Why Apple’s plan to give away original TV shows is crazy like a fox

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Will Apple's weird plan to give away its TV shows make Netflix nervous?
Will Apple's weird plan to give away its TV shows make Netflix nervous?
Photo: Siniz Kim/Unsplash CC

After spending upward of $1 billion creating original TV shows, Apple apparently plans to give them away for free. That would certainly be a bold move as Apple muscles into original video production, but it might be the craziest idea ever.

Here are three reasons why it’s a smart strategy — and three more why it could backfire.

Today in Apple history: Michael Spindler denies Apple is a ‘lame duck’

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Apple CEO Michael Spindler headed the company during trying times in the 1990s.
Apple faced big challenges during the Michael Spindler era.
Photo: Ste Smith/Cult of Mac

October 3: Today in Apple history: CEO Michael Spindler denies Apple is a 'lame-duck company' October 3, 1994: Apple CEO Michael Spindler reassures the world that Apple “is not a lame-duck company.”

Why would anyone suspect that it is? The answer lies in Apple’s collapsing Mac sales, massive layoffs and a $188 million quarterly loss. At 15 months into his stint as CEO, Spindler wants to reassure everyone that the worst is over.

Sadly, things will decline further before they start to turn around.

Tim Cook talks privacy, Alex Jones and China in new interview

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tim cook
Tim Cook says companies don't need access to your data.
Photo: Apple

Tim Cook went on the offensive toward competing companies like Amazon and Google in a new interview tonight on privacy.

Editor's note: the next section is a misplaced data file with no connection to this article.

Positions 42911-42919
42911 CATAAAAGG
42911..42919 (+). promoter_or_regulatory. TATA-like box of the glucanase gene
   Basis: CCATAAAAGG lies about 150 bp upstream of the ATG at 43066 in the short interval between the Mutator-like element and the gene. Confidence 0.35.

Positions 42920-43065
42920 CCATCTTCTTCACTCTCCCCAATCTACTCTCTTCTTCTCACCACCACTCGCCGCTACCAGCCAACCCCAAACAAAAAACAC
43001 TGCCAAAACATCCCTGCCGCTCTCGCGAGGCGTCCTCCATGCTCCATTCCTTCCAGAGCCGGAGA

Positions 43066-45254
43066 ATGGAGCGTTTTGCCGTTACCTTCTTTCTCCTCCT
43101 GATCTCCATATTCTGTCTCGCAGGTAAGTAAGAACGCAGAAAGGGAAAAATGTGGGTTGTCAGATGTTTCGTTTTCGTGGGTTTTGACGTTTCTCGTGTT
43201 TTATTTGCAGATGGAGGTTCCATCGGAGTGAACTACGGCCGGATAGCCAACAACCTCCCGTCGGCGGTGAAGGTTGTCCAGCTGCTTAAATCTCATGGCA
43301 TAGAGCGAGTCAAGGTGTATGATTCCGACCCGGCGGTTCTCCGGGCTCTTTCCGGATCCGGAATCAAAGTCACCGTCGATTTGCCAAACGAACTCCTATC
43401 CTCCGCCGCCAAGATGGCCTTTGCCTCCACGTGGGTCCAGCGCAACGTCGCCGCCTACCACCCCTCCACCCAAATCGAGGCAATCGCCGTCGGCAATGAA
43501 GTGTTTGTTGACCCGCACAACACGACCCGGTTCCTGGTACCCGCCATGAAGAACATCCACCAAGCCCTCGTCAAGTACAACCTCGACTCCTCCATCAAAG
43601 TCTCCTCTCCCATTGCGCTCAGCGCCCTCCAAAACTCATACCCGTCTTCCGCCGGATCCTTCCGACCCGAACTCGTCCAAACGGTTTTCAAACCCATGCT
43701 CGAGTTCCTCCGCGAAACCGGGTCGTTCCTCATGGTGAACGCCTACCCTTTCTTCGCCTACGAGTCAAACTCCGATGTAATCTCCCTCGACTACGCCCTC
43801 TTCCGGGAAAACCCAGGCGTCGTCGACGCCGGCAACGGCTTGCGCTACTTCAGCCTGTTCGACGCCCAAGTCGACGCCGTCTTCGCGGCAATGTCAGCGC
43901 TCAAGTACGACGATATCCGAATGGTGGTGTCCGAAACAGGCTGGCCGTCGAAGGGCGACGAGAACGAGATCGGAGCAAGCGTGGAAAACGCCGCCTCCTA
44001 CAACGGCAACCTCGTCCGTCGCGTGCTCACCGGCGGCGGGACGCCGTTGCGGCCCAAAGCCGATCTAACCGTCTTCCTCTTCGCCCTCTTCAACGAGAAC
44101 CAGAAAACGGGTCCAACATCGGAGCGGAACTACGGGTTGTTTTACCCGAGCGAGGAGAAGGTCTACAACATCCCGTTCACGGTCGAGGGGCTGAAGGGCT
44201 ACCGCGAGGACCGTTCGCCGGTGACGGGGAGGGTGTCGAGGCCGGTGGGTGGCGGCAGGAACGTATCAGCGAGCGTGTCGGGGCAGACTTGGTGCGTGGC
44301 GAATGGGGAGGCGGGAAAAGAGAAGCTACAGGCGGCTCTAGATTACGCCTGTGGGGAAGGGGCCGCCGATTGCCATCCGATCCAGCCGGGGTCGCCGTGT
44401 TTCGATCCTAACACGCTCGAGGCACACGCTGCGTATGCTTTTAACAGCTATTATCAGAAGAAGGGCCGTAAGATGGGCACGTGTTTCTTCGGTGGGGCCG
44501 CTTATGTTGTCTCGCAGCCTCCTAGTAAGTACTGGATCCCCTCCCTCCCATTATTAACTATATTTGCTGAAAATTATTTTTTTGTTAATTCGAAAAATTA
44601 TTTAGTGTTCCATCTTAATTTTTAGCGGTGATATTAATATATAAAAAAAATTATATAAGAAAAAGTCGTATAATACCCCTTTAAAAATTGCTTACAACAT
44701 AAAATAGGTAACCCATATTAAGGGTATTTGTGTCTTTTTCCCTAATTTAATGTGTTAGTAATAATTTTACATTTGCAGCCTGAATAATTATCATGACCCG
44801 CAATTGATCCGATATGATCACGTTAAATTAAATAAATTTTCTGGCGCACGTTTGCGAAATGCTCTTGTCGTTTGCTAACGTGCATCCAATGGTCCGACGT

Appearing on Vice News Tonight on HBO, the Apple CEO was asked if his company’s stance on privacy is stopping Siri from becoming more competitive with Alexa. Cook pushed back saying any company that says it needs all your data to make its service better is telling you a “bunch of bunk.”

Today in Apple history: IBM and Apple shake and make up

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A lot has changed since Steve Jobs flipped off IBM 30 years ago.
At one time, an Apple and IBM deal sounded impossible.
Photo: Andy Hertzfield

October 2: Today in Apple history: IBM and Apple shake and make up October 2, 1991: As the Cold War comes to an end, hell freezes over a second time as Apple and IBM agree to put aside their differences.

Having been bitter rivals for the past decade, the two tech giants host a press conference at the Fairmont Hotel in San Francisco to unveil their new partnership. “We want to be a major player in the computer industry,” Apple CEO John Sculley says. “The only way to do that is to work with another major player.”

Today in Apple history: Macs get that iSyncing feeling

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iSync was a killer app for its time.
iSync was a killer app for its time.
Photo: Apple

September 30: Today in Apple history: Apple introduces iSync, letting Macs sync to cellphones and iPods September 30, 2002: Apple introduces iSync, a tool that lets Mac users synchronize their address books and calendars with their cellphones, iPods and Palm OS-compatible handheld organizers via Bluetooth.